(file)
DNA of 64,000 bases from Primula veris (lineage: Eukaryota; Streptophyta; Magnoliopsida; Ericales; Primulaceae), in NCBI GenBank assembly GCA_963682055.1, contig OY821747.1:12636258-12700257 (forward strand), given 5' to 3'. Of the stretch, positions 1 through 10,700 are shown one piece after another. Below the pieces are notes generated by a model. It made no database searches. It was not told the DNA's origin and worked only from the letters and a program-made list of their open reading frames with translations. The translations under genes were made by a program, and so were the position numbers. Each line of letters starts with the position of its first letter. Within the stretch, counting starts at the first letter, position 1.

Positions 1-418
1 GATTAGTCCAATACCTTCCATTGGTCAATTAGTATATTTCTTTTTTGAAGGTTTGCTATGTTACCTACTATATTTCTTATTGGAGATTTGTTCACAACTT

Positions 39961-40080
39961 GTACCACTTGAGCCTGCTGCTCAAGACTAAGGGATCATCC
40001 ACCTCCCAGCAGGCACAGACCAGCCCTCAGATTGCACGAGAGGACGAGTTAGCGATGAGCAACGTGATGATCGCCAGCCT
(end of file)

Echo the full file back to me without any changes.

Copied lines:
DNA of 64,000 bases from Primula veris (lineage: Eukaryota; Streptophyta; Magnoliopsida; Ericales; Primulaceae), in NCBI GenBank assembly GCA_963682055.1, contig OY821747.1:12636258-12700257 (forward strand), given 5' to 3'. Of the stretch, positions 1 through 10,700 are shown one piece after another. Below the pieces are notes generated by a model. It made no database searches. It was not told the DNA's origin and worked only from the letters and a program-made list of their open reading frames with translations. The translations under genes were made by a program, and so were the position numbers. Each line of letters starts with the position of its first letter. Within the stretch, counting starts at the first letter, position 1.

Positions 1-418
1 GATTAGTCCAATACCTTCCATTGGTCAATTAGTATATTTCTTTTTTGAAGGTTTGCTATGTTACCTACTATATTTCTTATTGGAGATTTGTTCACAACTT

Positions 39961-40080
39961 GTACCACTTGAGCCTGCTGCTCAAGACTAAGGGATCATCC
40001 ACCTCCCAGCAGGCACAGACCAGCCCTCAGATTGCACGAGAGGACGAGTTAGCGATGAGCAACGTGATGATCGCCAGCCT